2 CORINTHIANS 2
1 But I determined this with myself, that I would not come again to you in heaviness.
He determined that he would not come in heaviness, for to meet those who had been so dear to him, under such alienating conditions, was more than he could stand.
So, he explains, he had instead written to them in much anguish of heart, with many tears, hoping to move them to repentance by the entreaties of his love and care. He had no rest in his spirit until word came back to him that his letter and his prayers and Titus' visit had been successful in inspiring them to a thorough repentance, and renewed love for him.
This leads him to the closing thoughts of chapter 2, that he was both a messenger of life and a messenger of death, according as how he - as the appointed minister of God - was received. And he says in awe-
"Who is sufficient for these things?"
He was overwhelmed with the great responsibility of life and death that lay upon him, and his high position in the purpose of God.
Bro Growcott - Sorrowful, Yet Alway Rejoicing
4. For out of much affliction and anguish of heart I wrote unto you with many tears; not that ye should be grieved, but that ye might know the love which I have more abundantly unto you.
His thoughts would revert to that happier time when for eighteen months he had fervently labored among them, gathering believers and establishing a lightstand in holy zeal and purity.
Now, for fear of mutual sorrow and embarrassment, he hesitates to visit them (2 Cor. 1:23). But still he writes with a nobility and grandeur that befits his position and relation to them. They may have forgotten the height of their calling, but he has not.
His salutation is remarkable. Many grievous rebukes and corrections are to follow, but of these it gives no hint. They are still the ecclesia of God that is at Corinth, called to be saints, separated and sanctified in Christ Jesus, the temple of God, and custodians of the Holy Spirit-so far the lightstand is still there. And so he addresses them, in an effort to appeal to all that is good in them, and to impress them with the need of prompt corrective action.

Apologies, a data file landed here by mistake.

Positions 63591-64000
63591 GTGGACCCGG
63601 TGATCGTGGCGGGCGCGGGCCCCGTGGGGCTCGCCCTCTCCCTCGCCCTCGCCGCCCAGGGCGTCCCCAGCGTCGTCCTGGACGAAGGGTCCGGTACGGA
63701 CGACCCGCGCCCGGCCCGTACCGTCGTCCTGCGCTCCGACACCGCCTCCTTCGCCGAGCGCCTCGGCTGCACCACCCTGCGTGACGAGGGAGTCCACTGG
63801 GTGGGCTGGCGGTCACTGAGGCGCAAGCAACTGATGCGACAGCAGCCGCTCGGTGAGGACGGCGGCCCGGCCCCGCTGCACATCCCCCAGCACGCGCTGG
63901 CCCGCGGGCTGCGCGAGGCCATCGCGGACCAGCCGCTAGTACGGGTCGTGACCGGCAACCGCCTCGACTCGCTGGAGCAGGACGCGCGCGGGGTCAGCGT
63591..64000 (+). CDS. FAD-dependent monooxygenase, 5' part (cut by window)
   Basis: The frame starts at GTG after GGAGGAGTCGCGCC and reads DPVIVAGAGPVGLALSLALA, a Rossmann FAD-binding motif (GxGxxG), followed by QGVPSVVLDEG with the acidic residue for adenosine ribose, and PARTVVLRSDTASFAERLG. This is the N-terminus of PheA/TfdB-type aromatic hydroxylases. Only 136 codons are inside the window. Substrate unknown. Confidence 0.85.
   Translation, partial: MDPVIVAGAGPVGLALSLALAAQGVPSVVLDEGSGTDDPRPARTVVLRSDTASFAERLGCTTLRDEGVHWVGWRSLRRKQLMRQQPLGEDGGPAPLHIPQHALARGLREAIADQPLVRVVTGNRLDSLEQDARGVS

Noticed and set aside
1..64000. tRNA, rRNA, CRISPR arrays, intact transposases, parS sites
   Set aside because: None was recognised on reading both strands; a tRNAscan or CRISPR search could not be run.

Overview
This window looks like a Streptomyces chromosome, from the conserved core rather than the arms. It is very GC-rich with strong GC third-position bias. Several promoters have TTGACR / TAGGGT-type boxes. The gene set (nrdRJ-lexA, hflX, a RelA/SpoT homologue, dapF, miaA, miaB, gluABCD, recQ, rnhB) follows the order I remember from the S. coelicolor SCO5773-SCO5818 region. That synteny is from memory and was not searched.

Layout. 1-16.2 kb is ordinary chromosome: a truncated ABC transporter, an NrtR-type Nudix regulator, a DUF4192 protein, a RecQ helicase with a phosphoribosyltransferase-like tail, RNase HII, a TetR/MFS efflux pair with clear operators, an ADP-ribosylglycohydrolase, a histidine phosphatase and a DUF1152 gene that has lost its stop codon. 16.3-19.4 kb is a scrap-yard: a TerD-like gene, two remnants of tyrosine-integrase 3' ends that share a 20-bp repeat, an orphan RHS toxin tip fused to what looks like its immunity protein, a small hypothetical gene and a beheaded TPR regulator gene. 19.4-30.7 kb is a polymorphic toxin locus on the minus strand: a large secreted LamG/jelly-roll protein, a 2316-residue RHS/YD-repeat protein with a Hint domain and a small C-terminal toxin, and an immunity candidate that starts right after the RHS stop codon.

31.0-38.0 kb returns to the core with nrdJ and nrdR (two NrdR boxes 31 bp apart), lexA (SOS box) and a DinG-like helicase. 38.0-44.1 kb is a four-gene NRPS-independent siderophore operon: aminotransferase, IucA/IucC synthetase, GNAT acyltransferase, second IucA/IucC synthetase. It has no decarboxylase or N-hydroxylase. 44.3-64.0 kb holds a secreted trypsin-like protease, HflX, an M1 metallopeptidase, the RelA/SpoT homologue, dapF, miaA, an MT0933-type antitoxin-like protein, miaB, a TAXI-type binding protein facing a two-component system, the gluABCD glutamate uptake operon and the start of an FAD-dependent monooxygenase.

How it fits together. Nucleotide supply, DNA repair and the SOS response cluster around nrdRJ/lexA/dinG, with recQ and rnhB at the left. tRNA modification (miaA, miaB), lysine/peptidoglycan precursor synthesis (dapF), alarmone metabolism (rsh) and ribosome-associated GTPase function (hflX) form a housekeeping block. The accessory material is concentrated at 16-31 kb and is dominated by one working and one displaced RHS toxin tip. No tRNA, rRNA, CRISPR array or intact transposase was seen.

He goes further. He thanks God for the grace and blessings they have received and by which they are enriched in all utterance and knowledge. He reminds them that in this respect, no ecclesia has been more highly favored. His inference is-
"Where much is given, much is required" (Lk. 12:48).
And then he looks forward in hope to that time when in the mercy of God he is confident that they will stand approved at the judgment seat of Christ. He does not condone or minimize their errors, but in his love he is sure they will heed his rebuke.
It is noteworthy that, in discussing the things he has heard of them, he frankly names the source of his information.
"It hath been declared to me by them of the house of Chloe".
No thought of concealment or subterfuge. No anonymous accusations. The mind of the spirit is open and straightforward at all times. His reference to their being babes in knowledge, though true, would perhaps fall a little unwelcomely upon their ears, for obviously they considered themselves intelligent and wise and mature. It is to this angle that he applies himself in the remainder of the first two chapters, stressing a vital principle of divine truth.
Bro Growcott - Ye are Full
14 Now thanks be unto God, which always causeth us to triumph in Christ, and maketh manifest the savour of his knowledge by us in every place.
Men of God and the Word of God
How different to cultivate love in the truth with those who know the truth, and are enamoured of it heartily and thoroughly; whose minds are steeped in it because they steep them; for, be it always borne in mind, that this is not a thing that comes by accident or depends upon temperament. A man's natural capacity may have something to do with the success of his studies, but there is no man that will come at the love of the truth by accident.
It is quite a matter of business in one sense-a plain case of cause and effect. Here is the truth; here is the brain. If the one is put into the other, there will be a result; the mind will reflect the divine things contained in the Bible; but I know that if I don't read this, I shall not come under the power of it; I shall have no idea of it, and think nothing of it.
If I apply my brain to mathematics, or devote my faculties to business, there will be a similar expenditure of brain power, but with a very different result-a better result in a temporal point of view it may be, but a very different result as regards tone of mind.
The views, motives, tastes, and hopes become very different under the two processes. The man having his eyes opened to what the bible reveals, may be very aptly compared to the man in the parable who discovers there is a pearl hid in a certain field, but he knows he cannot get it without digging. Spiritual-mindedness is in the Bible, but we cannot acquire it except by constant intercourse with the Bible
The Christadelphian, May 1868